Wow. What a question.
I'd have to say that my idea of great lectures has changed greatly over the course of my life, along with where I was in magic and my skill level and interests at the time. I honestly can't give an overall "best" -- just "bests" for their category...
I saw Darwin Ortiz in 1978 or '79 at Barry's Magic Shop in Wheaton and the moments _after_ the lecture, where he just did stuff without tipping it -- it made my brain whirl for the better part of a decade. A few years ago he was stunned to see those lecture notes when I presented them to him and he chuckled, "Oh, I'm _much_ better now."
For a flat-out hilarious lecture combined with real-world tricks and real-world bar-restaurant experience, Simon Lovell. Simon first convinced me of how you really *sell* an effect. plus, well, he's just _nuts_.
For sheer poetry, Rene Lavand. Period. Darwin did a great service in translating, but for once, the years of Spanish I forgot from my childhood in South America came back that night and I was able to see and hear what he was saying almost without 'losing anything in the translation.'
For learning how to 'act' as a magician, Whit Haydn. His ideas on movement and its relationship to script were wonderful. And he's great to chat about politics with at the bar at the end of the night at the Castle!
For diabolical thinking: Howie Schwarzman. He doesn't lecture much but he knows things a lot of people don't, and all you have to do is ask him.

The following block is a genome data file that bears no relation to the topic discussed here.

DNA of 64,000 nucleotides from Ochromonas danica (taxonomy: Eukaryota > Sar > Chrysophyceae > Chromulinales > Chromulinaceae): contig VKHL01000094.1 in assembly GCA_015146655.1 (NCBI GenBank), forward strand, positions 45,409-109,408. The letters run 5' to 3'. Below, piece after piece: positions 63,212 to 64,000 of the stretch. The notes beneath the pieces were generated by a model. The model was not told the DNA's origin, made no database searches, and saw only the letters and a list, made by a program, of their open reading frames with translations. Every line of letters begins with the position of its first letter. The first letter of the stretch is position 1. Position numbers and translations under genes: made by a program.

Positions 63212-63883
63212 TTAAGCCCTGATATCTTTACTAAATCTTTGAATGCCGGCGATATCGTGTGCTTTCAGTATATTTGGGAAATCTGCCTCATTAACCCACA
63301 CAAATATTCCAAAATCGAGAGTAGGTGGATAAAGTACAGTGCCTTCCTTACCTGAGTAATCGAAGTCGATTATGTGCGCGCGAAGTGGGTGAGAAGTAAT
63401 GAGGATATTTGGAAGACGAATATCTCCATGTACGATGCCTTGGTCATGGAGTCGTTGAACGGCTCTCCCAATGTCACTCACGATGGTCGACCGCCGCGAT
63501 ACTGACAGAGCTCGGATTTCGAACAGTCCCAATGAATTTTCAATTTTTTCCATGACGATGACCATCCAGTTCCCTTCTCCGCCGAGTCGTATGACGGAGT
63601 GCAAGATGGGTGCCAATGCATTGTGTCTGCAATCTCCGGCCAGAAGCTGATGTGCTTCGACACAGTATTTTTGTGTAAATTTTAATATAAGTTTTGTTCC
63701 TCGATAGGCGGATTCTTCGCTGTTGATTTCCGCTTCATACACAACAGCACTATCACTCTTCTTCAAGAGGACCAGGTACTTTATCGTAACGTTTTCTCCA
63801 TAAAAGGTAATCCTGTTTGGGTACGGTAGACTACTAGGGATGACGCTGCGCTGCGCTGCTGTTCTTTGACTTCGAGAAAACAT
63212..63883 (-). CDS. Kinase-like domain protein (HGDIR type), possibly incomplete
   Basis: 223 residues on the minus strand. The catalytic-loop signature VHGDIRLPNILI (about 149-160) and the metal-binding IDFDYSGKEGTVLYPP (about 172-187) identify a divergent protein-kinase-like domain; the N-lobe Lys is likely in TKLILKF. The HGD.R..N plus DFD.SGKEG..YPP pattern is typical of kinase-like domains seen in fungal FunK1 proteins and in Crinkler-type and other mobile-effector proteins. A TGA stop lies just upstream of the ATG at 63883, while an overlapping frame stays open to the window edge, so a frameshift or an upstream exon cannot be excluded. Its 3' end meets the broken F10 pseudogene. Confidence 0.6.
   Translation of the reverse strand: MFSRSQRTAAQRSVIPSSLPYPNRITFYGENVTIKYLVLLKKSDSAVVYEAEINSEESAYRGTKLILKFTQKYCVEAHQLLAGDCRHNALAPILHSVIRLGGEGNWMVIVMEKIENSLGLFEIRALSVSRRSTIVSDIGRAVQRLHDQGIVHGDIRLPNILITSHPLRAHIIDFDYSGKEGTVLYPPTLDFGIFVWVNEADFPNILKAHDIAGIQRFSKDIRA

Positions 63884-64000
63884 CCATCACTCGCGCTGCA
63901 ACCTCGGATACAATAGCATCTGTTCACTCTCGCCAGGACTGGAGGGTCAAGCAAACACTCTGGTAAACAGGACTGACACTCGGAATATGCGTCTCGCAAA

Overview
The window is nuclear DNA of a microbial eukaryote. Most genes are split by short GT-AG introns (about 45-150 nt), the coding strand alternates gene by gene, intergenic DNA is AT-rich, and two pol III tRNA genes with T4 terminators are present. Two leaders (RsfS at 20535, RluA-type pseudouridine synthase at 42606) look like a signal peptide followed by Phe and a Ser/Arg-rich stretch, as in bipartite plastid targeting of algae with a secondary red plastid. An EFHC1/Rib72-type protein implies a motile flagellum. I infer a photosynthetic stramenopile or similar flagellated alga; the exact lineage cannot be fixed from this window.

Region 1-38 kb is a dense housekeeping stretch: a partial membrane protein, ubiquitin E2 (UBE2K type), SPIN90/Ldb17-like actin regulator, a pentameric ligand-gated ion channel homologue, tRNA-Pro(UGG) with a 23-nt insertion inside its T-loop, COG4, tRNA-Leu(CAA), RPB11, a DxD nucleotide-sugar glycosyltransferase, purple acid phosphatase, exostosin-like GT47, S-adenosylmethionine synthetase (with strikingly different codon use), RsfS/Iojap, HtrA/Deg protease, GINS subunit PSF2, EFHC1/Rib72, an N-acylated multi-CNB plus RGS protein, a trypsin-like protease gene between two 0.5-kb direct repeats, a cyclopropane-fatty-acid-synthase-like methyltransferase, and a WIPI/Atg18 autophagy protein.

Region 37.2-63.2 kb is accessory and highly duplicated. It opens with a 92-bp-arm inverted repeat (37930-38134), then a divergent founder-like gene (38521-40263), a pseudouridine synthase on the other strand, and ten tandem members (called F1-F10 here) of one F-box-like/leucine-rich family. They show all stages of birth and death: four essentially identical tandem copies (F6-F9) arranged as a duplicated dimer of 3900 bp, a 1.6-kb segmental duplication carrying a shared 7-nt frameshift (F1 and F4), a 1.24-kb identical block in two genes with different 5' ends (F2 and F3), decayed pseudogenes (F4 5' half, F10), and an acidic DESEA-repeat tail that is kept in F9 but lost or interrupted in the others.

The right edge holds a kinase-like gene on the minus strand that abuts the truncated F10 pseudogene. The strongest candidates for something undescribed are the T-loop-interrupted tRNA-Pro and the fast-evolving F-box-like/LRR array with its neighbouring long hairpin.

For magical epiphanies on the issue of specific sleights: David Williamson on the top change, Tom Mullica on palming and Whit Haydn on "miscalling the double face down."
For contemplative thinking on the structure and meaning of any trick you do -- it's a tie, and they'd both laugh at the fact that I put them both here: Jamy Swiss and Eugene Burger. I've seen both lecture three times, and had both teach me things I probably would never have gotten without the constant mental beatings administered in genteel situations. Both have fried me, over and over and over again, both have contributed immensely to my personal growth in magic, and I'm proud to call both of them my friend.
Oh, and although it had absolutely nothing to do with anything I do from day to day, Danny Sylvester on creativity at the '99 Cape Cod Conclave. Just an amzing glimpse into the world of a guy who created an act totally different from the world at large, and how he went about doing it.
On the way to these few, I've seen a world of crappy lectures, but you know what they say -- discretion is the better part of valor...